Prayer bowls

There is a large gong at the top close to the Big Buddha statue. This can be hit with a wooden mallet, or rubbed with bare hands until the gong starts to sing. Making it sing is not easy. I have tried several times! We watched other people trying. And then guess who did it? Our 5 year old boy, no problem, rub rub rub and the gong started to sing. Oh yeh, he thought he was so clever!

My boy could make the Gong sing

The Phuket Big Buddha is easy to get to, you can go by car or moped up the hill which starts close to Chalong circle, or a tuk tuk will take you up, they charge about 800 Baht return trip from Karon Beach. A bit more from Patong. Or you can hike up :) We will no doubt be up there again in the next few months, see how things are progressing. And I ought to do the hike again, before I merge completely with my office chair.

The Phuket Big Buddha - Location Map

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Merry Christmas and Happy New Year

Chiang Mai Bike Week ...

I’m sure the majority of people had a great time but Chiang Mai Bike Week is one more event I won’t need to attend again.  Well, any Bike Week for that matter.  Don’t get me wrong, the three of us had a great ride over and back and I was pleased to make introductions when we met up with my Harley friend at the hotel.  That tipped the balance toward the Aussies, with 2 Aussies, 1 Scot, and a Yank.  

The four of us spent time together in various groupings and rode back together as far as the first big PTT station, had a coffee and then parted ways, for a while anyway.  Bumped into a bunch of Thai guys I met before at the same place.  They were headed in a different direction, though.  The Harley Custom Springer set off in the direction of Phayao.  The Ducati 999 disappeared down highway 118, to be joined a little later by the 2 Ninja 650’s at the next designated stop on the way to Chiang Rai.  We were back in time for Sunday Brunch at the Meridian, with more food and conversation.  Of course I had to do the last 55km home, on my own.

Chiang Mai was not bad, with good food, good conversation, good friends and some interesting bikes to look at, but the biker scene was not really my thing.  A hard nut to crack with everyone posing, feigning indifference, and hoping to draw attention to themselves or their bikes.  Boys will be boys, and with that concentration of testosterone in the air, there tends to be some silliness on the roads, as well.  I guess I can see where people get their ideas about bikers.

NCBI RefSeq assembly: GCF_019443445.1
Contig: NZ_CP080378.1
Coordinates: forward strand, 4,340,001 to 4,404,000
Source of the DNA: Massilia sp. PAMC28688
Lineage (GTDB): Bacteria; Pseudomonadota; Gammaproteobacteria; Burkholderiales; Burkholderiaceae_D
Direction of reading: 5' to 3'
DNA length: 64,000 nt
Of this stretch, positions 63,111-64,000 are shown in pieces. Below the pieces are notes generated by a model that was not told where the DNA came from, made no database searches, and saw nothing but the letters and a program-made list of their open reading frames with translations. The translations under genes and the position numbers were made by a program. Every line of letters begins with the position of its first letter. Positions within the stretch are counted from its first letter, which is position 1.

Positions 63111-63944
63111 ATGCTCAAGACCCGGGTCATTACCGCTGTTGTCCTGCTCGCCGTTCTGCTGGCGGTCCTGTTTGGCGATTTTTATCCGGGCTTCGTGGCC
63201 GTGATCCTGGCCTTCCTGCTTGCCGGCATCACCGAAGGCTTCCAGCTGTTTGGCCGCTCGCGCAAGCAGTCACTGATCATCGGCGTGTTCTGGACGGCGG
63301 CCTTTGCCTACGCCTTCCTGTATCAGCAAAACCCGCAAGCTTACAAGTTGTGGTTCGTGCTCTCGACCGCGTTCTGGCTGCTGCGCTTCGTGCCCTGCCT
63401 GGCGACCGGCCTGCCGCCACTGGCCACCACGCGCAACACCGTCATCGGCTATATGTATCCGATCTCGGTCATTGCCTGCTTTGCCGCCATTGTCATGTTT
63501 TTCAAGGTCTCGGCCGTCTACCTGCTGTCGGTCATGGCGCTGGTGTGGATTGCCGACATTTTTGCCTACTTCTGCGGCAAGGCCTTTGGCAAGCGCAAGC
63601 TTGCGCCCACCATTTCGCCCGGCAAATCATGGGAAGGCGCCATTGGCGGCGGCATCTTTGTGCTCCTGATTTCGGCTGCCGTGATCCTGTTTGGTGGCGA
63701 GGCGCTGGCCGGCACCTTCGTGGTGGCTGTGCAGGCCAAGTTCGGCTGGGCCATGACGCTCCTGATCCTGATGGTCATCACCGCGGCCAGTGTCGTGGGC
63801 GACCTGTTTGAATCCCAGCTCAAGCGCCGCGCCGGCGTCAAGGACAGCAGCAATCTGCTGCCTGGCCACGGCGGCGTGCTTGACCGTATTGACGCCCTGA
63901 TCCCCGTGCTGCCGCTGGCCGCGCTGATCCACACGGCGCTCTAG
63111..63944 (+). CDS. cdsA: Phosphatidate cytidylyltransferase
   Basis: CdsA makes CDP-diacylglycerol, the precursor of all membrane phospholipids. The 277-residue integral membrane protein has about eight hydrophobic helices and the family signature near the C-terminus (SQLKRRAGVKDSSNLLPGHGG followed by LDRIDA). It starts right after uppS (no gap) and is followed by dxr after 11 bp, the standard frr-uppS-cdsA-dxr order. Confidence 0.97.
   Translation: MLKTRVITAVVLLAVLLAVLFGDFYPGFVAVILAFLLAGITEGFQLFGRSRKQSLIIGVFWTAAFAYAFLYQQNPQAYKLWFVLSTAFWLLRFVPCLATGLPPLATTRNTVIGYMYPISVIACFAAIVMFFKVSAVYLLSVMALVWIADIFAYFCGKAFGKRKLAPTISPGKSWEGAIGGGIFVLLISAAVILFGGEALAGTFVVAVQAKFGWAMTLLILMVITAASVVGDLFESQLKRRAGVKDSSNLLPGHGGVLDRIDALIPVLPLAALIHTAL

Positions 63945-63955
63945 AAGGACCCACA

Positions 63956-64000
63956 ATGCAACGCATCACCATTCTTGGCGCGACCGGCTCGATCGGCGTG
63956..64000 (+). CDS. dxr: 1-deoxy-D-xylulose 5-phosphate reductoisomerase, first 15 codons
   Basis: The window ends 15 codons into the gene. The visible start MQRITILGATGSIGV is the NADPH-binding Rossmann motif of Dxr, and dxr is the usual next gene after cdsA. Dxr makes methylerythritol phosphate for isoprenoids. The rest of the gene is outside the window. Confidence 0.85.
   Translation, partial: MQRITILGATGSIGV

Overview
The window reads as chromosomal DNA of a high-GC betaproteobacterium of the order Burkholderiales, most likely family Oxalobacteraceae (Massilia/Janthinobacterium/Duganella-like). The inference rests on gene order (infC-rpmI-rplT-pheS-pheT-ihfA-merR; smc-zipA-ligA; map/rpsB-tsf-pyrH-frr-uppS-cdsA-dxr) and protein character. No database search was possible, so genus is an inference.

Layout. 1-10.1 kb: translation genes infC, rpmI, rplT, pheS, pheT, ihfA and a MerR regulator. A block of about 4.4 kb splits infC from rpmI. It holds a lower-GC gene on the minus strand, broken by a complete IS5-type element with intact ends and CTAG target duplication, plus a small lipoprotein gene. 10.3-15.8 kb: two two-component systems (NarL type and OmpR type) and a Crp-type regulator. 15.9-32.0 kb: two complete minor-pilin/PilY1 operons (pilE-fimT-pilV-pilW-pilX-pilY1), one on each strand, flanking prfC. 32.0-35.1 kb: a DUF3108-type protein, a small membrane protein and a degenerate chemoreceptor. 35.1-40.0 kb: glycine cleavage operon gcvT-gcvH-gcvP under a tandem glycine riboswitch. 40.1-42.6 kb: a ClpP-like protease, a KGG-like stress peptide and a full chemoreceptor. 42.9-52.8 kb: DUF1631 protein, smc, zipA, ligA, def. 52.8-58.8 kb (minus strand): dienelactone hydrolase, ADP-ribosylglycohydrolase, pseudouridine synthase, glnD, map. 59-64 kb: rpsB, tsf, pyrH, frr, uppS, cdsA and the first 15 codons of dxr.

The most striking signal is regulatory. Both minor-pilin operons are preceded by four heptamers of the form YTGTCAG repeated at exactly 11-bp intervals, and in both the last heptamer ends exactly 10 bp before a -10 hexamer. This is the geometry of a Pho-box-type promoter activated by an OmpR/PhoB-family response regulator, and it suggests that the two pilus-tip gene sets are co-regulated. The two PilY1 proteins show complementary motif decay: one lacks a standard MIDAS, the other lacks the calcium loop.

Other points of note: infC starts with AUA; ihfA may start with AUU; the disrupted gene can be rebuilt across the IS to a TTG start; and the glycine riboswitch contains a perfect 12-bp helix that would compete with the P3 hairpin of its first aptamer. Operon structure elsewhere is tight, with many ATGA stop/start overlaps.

Away from the shows, however, are people who just like to ride.  Perhaps a little fast at times but usually with a great deal of control.  Most of us don’t aspire to the manic movements of those snaking their way through heavy traffic or passing in near impossible places.  We just like a little space between us and things that are bigger or less focussed than we are.  In contrast to the perceived death wish, we are often speeding away from potential trouble, looking for a little open road.

The camera stayed in at night, when most of the action took place but I did get a few shots walking around in the light of day.  Beautiful weather and location.  Including a few shots of our bikes for good measure.

Phang Nga Bay Tour - Doing it our way!

Recently when I had family visiting (mum, dad and a traveling cousin) we had some time to explore. Cousin Simon was only here for a few days in between Singapore and Cambodia and one place on his wish list was Phang Nga Bay. We've been before of course, quite a few times actually, but earlier this year in March we found a new way of doing it, starting from a restaurant called Samchong Seafood which is only about 20km drive from the Sarasin bridge that connects Phuket to the mainland. Takes about 1 hour from our house. On that trip in March we had lunch and then went to James Bond Island, then on to Koh Panyee, the stilted Muslim fishing village. We took the boat for about 4 hours. I had an idea that if we maybe went to Panyee first, and then on to James Bond Island, we might be able to avoid the crowds - since there are lots of afternoon "James Bond Island" tours. The plan was to hit Scaramanga's hideout at about 5pm and hope all other tourists had gone home. Also hoped for a nice afternoon light for photos. Our plan half worked...

Samchong Seafood, worth looking for, very local, good food, super quiet location on a wide mangrove creek. The view below is looking from the restaurant to the small Muslim village on the other side of the water ...

We made a more recent Phang Nga Bay trip in February 2015 - we had lunch at Dairy Hut Seafood and then got the boat from the Phang Nga Municipal Pier. See : Phang Nga Bay Revisited for trip details. Another great day out!

View from Samchong Seafood

And a similar view interrupted by a "Formula 1" longtail boat. I don't see these little sports models in Phuket! They can move!

F1 Longtail Boat

And here's my dad at Samchong Seafood. Possibly my favourite recent photo of my dad, photoshopped with loving care. And he's not making a silly face, which is unusual :)


NOTE : A tour like the one described here with a few extras can be booked via my friend's tour company - contact Easy Day Thailand for information on PHang Nga Bay tours and other trips around the Phuket area.